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Let’s get this out of the way: I’m not putting down anyone who has thigh gap. I have friends who have thin, svelte legs and I celebrate them just the way they are. (If you have thigh gap, congratulations you willowy-model-leg-thing you. This post may not interest you as much as some of the others on Salt Lake Pretty, though…)
I wrote this post because many of us, myself included, have thighs that are well-acquainted with each other. Our thighs are like those neighbors in Boston townhouses that share a wall and always know what the other is doing: their close proximity means they have no choice but to make the best of things and learn to live alongside each other.
If you’ve ever spent your Saturday afternoon yanking on a pair of skinny jeans that are somehow stuck around your ankles and will not come off, this post is for you. No more terrified visions of having to holler for a sales girl who will then cut you out of said jeans while you cower in the corner of the dressing room trying not to make eye contact. (Good thing you wore those cute undies today, though…)
These are the thighs we’ve been given, so let’s learn to dress them well. And let’s definitely not have any of those dressing room incidents. Here we go.
The Hippie Favorite: Flare Jeans
My current favorite jeans are American Eagle’s Boho Artist Flare. I wish they would tone down the whiskering and make them available in a dark-as-night wash, but these jeans meet all my requirements for achieving Go-To Pair of Jeans status:
- the rise is higher in the back so I can bend and move around without any fear of my rear end being exposed
- these jeans hold their shape all day; the fabric doesn’t bag out
- the flare cut flatters figures with some curve to them
- they’re available in multiple lengths
- they’re budget-friendly: the basic pair (which I prefer) is $39.95
I’ve been yearning for flare jeans to come into style for, oh, about a decade. Now that they’re here, rejoice. Because flare jeans are especially flattering on women with hips and thighs and rear ends. The wider cut of the fabric from the knee down makes your body look proportionate and creates a slimming effect on the hip and thigh area.
Plus, if you hem your flare jeans to wear with heels or wedges, that extra few inches will make your legs look a mile long. I wholeheartedly believe in the power of a longer hem and taller shoes to make a woman feel tall and slender. Plus, it must be true because this Vogue article said it a few months ago.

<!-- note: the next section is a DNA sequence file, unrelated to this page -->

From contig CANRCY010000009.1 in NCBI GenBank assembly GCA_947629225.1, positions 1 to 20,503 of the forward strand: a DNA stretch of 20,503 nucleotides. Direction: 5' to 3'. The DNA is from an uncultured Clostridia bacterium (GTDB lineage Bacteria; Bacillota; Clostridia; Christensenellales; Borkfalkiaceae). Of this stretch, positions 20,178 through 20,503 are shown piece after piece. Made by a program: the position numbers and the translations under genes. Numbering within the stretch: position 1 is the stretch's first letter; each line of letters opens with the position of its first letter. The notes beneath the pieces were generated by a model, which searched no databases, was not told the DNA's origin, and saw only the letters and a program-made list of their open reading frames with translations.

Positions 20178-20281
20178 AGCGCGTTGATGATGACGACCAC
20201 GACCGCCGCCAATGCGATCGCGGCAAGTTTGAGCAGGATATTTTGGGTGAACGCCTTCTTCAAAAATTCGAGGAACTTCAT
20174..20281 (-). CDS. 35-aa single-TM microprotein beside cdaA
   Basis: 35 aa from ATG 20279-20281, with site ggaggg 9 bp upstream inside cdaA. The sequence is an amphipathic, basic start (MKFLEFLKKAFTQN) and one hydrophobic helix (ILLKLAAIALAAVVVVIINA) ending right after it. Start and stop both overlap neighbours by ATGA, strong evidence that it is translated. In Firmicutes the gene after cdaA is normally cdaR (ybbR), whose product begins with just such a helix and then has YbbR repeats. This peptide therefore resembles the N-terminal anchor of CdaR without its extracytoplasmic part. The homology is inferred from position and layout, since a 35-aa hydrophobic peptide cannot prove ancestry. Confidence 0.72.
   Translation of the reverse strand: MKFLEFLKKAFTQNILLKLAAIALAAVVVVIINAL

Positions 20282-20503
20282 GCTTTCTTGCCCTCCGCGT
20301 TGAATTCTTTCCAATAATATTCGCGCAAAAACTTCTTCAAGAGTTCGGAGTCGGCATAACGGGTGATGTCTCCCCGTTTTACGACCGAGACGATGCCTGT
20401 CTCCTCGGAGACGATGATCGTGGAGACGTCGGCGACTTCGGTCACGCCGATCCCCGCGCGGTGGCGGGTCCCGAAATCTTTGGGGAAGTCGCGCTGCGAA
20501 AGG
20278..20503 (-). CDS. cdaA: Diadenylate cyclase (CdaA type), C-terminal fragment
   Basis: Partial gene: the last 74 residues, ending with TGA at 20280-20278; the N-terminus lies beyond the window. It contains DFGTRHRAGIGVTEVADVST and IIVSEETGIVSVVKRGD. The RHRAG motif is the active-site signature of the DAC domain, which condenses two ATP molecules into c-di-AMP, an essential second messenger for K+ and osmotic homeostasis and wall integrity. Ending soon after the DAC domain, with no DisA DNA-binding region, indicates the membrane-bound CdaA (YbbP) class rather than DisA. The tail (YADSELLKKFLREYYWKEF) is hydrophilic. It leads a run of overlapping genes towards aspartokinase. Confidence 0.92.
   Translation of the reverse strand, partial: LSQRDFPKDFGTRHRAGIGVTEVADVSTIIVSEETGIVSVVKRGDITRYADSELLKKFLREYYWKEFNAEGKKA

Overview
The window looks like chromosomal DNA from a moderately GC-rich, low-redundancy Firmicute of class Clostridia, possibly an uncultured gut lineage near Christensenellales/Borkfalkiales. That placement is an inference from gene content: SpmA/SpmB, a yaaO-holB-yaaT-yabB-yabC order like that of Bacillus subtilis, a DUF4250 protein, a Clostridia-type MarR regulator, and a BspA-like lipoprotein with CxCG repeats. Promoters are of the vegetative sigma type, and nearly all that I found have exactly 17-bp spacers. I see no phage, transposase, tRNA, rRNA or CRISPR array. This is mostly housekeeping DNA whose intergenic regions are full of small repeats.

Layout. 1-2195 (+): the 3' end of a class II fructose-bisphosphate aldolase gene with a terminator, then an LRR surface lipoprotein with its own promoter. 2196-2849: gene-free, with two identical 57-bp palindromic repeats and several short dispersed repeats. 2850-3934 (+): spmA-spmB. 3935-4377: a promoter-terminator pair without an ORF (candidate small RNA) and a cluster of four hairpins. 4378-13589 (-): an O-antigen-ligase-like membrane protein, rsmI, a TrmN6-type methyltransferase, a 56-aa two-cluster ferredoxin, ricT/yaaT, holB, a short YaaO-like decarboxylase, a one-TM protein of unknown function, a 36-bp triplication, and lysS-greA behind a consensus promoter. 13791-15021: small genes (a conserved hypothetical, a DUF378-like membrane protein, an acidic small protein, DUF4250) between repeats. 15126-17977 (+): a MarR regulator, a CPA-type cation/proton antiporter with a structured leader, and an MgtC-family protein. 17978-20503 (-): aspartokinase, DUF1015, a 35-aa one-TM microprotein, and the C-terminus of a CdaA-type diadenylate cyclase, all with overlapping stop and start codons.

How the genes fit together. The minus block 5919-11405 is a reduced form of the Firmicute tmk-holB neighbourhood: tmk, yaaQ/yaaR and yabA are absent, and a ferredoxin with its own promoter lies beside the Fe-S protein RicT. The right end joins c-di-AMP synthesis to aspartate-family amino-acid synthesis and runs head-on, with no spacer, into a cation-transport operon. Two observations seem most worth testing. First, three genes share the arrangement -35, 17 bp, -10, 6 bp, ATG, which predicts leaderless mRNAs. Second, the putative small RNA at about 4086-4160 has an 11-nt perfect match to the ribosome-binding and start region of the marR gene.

The standard length is too long for my 5’4″ so I opt to wear them wedges or boots, which plays well with the hippie vibe of the flares anyway. If you’re my height or shorter and you plan on wearing these jeans with flats, opt for the Short length.
And here’s a tip for saving some cash: American Eagle often has a “Buy One, Get One 50% Off” promotion on their jeans, so you can score yours for cheap if you time your purchase well.
The Versatile Pair: Bootcut Jeans
I started wearing GAP jeans in my early twenties when a yuppie friend of mine introduced me. On my first visit, I bought a pair that was at least three sizes too big and wore them to all my college classes with a variety of colorful wifebeater-style tank tops (remember that sad trend?). Because yuppie I was not. Clearly. But I eventually realized that grownup clothes have their perks – like, you know, flattering your rear end and not falling off all day if you forget a belt. So I retired those baggy jeans and started wearing my actual size.
The winner? The Perfect Boot (formerly called the Sexy Boot. It’s a toss-up as to which name I like better). The silhouette of these jeans works for just about any activity or look, especially if you get them in a dark wash to wear for more of a dressed-up look. The standard length is perfect on my 5’4″ frame – no hemming needed. At $69.95, GAP jeans will cost you more than American Eagle, but they aren’t priced high enough to put you into debt.
A store manager at GAP once told me that the jeans fit so well because they’re strategically cut based on the grain of the cloth – meaning, for example, that they’re cut to stretch lengthwise rather than widthwise on the legs. I poked around the GAP website and couldn’t find any confirmation for this, but it sound genius, right?
GAP jeans also hold up well over the years. I have three pairs of the Perfect Boot that are four or five years old and have been worn incessantly, and they all still look new.